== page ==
“Awesome wrap up was great! Thank you! I do not understand why the circumcision requirement was not brought to their [Moses’ family’s] attention. Did Moses’ wife not realize when they married or?”
“I always wondered what happened with Moses’ children. Do you have any information?”
Hey guys! These were two questions on my Exodus 1-25 Weekly Recap that I answered. They were similar enough that I thought it would be a good idea to post it here, too.
Why didn’t Moses family know about circumcision?
Hi Deniese! I have a bit of a long answer for you! It seems like Moses had decided to raise his sons as non-Israelites, ie. not observing the covenant of Abraham the physical sign of which was male circumcision (Genesis 17). Moses must’ve grown up in a confusing cultural environment. He knew he was a Hebrew, but he was educated like an Egyptian, lived with the Egyptians and all the privileges that came with it. We learn from his first interaction with the daughters of Jethro that Moses dressed and looked and likely spoke like an Egyptian because they told their father that they were helped by an Egyptian (Exodus 2:19).
In short, Moses was used to being an outsider. An outsider to his biological family, an outsider to the Hebrews, an outsider to the native Egyptians, an outsider to his new family in Midian: Perhaps he was hoping to stay this way and so raised his sons on the outside as well. God wasn’t satisfied with this.
If Moses was to be the man to lead Israel, to be God’s spokesperson, he needed to follow and nearly embody the covenant of Abraham. Anything short of obedience from Israel’s leader would be an excuse for the Israelites to sin against God (and they certainly didn’t need any help with that!). And SO we get this bizarre circumcision event.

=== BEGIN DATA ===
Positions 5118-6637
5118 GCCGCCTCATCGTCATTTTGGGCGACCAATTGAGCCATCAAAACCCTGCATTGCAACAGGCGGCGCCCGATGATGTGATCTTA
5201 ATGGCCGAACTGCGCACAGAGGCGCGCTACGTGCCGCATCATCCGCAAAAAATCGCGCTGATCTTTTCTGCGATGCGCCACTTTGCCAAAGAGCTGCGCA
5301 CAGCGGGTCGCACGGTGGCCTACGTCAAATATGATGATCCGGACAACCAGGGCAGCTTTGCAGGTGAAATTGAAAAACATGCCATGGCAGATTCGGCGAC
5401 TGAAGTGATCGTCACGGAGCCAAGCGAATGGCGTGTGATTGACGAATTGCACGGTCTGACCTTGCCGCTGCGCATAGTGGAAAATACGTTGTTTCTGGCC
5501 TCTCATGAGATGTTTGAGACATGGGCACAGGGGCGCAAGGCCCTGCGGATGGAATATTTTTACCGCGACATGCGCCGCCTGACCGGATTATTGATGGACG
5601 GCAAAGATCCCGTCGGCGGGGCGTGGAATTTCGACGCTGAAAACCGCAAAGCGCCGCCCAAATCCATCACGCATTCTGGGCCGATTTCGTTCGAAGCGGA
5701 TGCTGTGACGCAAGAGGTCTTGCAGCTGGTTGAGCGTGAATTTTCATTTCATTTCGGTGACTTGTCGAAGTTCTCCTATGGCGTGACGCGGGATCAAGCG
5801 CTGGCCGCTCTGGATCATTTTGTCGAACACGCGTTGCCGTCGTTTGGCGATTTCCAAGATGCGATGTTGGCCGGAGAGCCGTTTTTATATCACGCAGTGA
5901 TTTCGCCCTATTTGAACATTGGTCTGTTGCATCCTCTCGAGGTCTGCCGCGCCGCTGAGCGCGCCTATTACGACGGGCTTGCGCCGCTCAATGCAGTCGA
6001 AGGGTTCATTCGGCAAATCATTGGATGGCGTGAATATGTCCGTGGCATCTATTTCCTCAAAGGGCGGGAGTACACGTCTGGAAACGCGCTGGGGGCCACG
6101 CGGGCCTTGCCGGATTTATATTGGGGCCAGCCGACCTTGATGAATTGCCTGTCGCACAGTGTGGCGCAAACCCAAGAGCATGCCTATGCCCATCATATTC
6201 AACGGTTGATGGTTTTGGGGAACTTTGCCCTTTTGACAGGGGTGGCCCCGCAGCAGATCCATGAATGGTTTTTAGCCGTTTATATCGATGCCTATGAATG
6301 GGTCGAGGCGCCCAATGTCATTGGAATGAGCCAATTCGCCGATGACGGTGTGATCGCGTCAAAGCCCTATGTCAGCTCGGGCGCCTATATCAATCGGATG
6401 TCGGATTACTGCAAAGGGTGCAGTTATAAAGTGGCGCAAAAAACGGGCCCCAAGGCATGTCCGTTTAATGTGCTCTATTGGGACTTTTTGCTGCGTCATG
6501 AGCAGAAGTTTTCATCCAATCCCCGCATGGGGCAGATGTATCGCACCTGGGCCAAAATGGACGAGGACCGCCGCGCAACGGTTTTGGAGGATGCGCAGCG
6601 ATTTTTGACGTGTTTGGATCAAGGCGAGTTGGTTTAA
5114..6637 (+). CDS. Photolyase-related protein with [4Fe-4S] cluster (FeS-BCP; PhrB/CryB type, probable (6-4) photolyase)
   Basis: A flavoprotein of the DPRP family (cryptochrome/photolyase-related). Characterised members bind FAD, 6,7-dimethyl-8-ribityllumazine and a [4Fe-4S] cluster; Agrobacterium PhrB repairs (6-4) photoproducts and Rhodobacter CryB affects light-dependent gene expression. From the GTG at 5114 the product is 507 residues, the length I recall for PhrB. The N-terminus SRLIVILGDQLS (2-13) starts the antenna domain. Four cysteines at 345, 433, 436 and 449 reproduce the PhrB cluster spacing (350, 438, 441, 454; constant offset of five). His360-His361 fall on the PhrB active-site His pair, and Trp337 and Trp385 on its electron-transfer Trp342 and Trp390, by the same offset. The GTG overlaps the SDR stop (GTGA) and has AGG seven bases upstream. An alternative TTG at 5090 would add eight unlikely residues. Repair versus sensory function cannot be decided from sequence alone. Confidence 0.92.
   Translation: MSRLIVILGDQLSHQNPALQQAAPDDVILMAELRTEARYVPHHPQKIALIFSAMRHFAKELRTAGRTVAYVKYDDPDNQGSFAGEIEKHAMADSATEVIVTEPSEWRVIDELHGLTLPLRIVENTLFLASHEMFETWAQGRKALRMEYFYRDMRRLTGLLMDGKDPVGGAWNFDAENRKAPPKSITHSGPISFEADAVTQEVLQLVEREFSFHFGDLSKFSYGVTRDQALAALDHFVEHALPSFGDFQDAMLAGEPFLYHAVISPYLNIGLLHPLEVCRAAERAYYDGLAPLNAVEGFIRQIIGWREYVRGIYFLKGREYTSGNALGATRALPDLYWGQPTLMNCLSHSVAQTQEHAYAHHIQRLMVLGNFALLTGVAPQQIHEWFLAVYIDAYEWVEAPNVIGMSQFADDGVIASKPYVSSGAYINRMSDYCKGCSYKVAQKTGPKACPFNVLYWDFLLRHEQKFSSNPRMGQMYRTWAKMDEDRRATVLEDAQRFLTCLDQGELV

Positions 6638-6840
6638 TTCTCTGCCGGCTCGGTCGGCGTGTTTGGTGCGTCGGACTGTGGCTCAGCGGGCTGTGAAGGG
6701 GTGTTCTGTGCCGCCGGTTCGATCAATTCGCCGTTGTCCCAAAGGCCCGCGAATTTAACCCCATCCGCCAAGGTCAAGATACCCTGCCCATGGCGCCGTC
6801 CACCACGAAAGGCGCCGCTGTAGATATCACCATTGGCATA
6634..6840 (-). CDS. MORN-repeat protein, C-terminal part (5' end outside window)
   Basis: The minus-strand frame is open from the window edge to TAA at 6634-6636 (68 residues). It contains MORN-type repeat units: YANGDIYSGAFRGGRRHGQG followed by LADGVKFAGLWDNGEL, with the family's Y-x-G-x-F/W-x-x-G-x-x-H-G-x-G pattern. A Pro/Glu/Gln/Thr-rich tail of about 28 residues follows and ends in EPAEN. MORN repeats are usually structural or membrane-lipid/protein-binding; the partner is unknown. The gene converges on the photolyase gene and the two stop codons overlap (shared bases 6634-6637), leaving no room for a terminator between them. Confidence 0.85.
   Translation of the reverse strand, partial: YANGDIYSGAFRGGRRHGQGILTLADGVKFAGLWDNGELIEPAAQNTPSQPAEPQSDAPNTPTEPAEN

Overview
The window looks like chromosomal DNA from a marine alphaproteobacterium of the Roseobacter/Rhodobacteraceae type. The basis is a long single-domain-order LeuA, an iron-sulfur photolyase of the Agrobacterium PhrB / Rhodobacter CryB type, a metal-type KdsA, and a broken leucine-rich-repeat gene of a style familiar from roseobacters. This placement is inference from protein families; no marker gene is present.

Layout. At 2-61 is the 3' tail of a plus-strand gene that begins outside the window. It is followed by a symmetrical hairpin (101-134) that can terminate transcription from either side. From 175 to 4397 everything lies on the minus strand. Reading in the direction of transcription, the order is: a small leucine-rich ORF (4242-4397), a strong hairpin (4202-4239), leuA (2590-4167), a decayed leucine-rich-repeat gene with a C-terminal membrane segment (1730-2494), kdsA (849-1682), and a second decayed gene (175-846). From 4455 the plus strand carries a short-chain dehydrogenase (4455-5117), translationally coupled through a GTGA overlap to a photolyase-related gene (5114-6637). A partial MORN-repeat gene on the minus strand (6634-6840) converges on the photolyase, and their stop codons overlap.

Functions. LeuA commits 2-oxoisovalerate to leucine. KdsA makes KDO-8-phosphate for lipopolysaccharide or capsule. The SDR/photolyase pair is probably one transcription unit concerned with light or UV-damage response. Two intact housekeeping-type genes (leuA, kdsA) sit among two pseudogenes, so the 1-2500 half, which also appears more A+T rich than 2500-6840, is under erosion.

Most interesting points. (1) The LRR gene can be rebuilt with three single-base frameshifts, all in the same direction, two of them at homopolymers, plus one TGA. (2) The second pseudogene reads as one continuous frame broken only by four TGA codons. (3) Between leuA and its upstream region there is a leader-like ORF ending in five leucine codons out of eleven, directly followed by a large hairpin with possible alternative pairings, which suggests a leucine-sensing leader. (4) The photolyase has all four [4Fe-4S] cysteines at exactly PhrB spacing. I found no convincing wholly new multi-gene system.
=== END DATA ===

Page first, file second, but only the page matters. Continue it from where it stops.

The irony is that the covenant is fulfilled for Moses by his gentile wife. As the daughter of the priest of Midian, she would have been aware of the importance of religion and covenants. I’m sure the covenant of Abraham had arisen in conversation! Especially as they were on their way to Egypt on mission from this God of Abraham! We an only guess at the reasons of Moses, but based on his upbringing and reluctance to go on God’s mission in the first place – it seems natural to his character that he was also reluctant to include his children in the Abrahamic covenant.
Do we have any other information on Moses’ family?
Hi Dora! The fate of Moses’ children is a bit of a mystery. It is known that they were of the tribe of Levi, specifically they belonged to the Kohathites. In Numbers 3 and 4 we are told that the Kohathites were responsible for caring for the Tabernacle and all of the items like the ark, altar, etc. So we can assume that Moses’ sons served in that area.
It is noteworthy that one of Moses’ sons did not take his place as leader. Even in Numbers 3:1 when it says, “This is the account of the family of Aaron and Moses…” Moses’ sons aren’t listed, only Aaron’s. So it is probable that they did not grow in to any positions of importance among the Israelites. We do know, thanks to genealogies in 1 Chronicles 23 that both Gershom and Eliezer did live with Israel and had sons and descendants.
In Judges 18:29-31, we get a view of one of Moses’ grandsons that is less than flattering. The tribe of Dan captured a city, that they named Dan, and set up idols there and a whole cultic centre to rival the Tabernacle. They hired Moses’ grandson and his family (who are Levites after all) to be their priests: Jonathon the son of Gershom the son of Moses. This pagan cult centre seems to have survived under the direction of Moses’ descendants until the capture of Israel by Assyria in the 700’s BC (so for several hundred years!).
To wrap it up, the history we do know of Moses’ descendants is polluted with idol worship. This is only one branch of his family line though, the other branches seem to have done nothing overly extraordinary either bad or good.
Hope this helps!
Corie Bobechko | January 31, 2021 – 2:35 PM EST